The inspiration for this brew came from the absolute best chile beer I’ve had in my life – at a restaurant in Fort Collins, Colorado. Normally, when I am out on a beer tasting adventure I drink as little of each beer as possible – so that I can try a lot of different beers. However, this beer was so good that I had to order seconds. The brew had lots of chile flavor, with very mild heat. It was incredibly well balanced, light, crisp and refreshing – and this from a guy who isn’t a fan of blond ales. But the malt wasn’t the key; it was the add-in, that made this beer special.
In an attempt to mimic this chile beer we opted for fresh jalapenos – not knowing what the original brewers used in their “Hot Blonde.” Jalapenos are a natural choice because they are inexpensive and easily available at your local retailer.
The jalapeno was initially cut into slices as per the photos. This, however, did not make it through the funnel into the primary carboy. In a successive brew, we actually minced the jalapeno with a Cuisanart. The minced jalapeno was added at the end of the boil. The tasting notes at the end of this post, however, refer to the former experiment.
Given the addition of jalapeno to the wort, the wort faintly smelled and tasted of jalapeno when we sampled. We ended up adding the same thinly sliced jalapenos into the primary carboy. Best practice dictates cutting the jalapenos into smaller pieces – as per using the Cuisinart. To get even more out of the jalapenos, one could puree them. For this batch, we’re reporting on the results we got with coarsely cut jalapeno chunks.
The Difference in Original Gravity
The difference in original gravity was just -0.002. Of our batches brewed for the day, this was some of the smallest differences we saw. The difference should be negligible. In this instance, the efficiency calculation of just 60% was spot on. This is despite milling the grain only use.
After two weeks in the primary, two weeks in the secondary, and a final two weeks of bottle-conditioning the brew was ready to enjoy. When sampling the brew, it was easy to identify the jalapeno notes on the nose. (It smelled like jalapeno.) It was not entirely subtle. Multiple folks who sampled the beer reported getting a whiff of pepper before ever drinking the beer. The nose is just plain fun, but misleading because the nose is more prominent than the flavor or heat existent in the actual beer. But perhaps it’s a good balance for white people. That is to say that the heat was also present, but mildly so. In total, the beer itself is good.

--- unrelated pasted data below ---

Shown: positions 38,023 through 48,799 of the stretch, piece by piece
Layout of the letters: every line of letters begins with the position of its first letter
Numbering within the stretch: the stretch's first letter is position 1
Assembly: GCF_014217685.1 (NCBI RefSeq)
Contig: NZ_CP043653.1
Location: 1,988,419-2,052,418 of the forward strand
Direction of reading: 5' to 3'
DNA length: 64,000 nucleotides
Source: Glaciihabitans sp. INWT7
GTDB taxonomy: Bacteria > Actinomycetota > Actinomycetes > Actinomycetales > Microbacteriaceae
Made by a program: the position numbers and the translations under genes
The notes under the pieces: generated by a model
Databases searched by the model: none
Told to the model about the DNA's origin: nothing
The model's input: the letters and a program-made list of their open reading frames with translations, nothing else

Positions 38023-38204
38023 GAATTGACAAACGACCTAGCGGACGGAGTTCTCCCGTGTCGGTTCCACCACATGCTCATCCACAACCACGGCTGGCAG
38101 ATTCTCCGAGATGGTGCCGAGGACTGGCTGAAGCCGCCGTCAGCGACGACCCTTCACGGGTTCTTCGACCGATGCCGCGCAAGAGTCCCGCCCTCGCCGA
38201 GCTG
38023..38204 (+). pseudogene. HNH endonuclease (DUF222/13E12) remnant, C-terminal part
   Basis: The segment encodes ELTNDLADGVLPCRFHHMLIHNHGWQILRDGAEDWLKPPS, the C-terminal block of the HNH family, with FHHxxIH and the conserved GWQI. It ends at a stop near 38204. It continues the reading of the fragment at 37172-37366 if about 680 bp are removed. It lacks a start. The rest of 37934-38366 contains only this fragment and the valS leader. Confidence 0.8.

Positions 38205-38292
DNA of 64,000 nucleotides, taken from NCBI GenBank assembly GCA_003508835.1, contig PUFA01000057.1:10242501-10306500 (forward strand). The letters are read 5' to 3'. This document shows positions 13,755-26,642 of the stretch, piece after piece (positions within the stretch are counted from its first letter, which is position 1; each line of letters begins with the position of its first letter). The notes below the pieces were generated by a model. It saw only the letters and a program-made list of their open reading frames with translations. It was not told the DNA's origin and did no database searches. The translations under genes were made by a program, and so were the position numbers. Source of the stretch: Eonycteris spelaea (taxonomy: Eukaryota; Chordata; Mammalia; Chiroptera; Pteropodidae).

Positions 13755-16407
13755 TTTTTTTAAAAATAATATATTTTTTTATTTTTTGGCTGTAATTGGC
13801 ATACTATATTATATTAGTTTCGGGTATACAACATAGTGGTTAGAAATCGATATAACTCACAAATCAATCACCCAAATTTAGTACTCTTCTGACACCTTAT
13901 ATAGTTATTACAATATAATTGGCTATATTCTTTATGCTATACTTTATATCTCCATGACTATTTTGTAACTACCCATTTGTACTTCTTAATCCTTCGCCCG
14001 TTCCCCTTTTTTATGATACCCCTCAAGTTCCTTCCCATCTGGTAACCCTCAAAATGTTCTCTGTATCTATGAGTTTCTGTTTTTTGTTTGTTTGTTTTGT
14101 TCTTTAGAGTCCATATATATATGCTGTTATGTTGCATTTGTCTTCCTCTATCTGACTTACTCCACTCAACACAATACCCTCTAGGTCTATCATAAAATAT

Thought, while it is good, but I want a lot more pepper flavor and a bit more heat. It’s the pepper flavor that I recall from Colorado that was my inspiration for this beer. I want more of it! However, adding more jalapenos to get more flavor would also result in more heat. So what’s the solution? Adding peppers without heat – like the sweet red peppers in the photo above.
Jalapeno Blond #2?
Going forward, it would be interesting to try some tweaks on this same recipe. Some ideas include:
• Adding more sweet peppers
• Adding sweet peppers at multiple stages of the process
• Before the boil
• At the end of the boil
• In the primary fermenter
• In the secondary fermenter
• In the bottle!?
• Pureeing the jalapeno (previously mentioned)
• Experimenting with other chiles, instead of just adding sweet peppers to the jalapeno chiles
• Adding capsaicin extract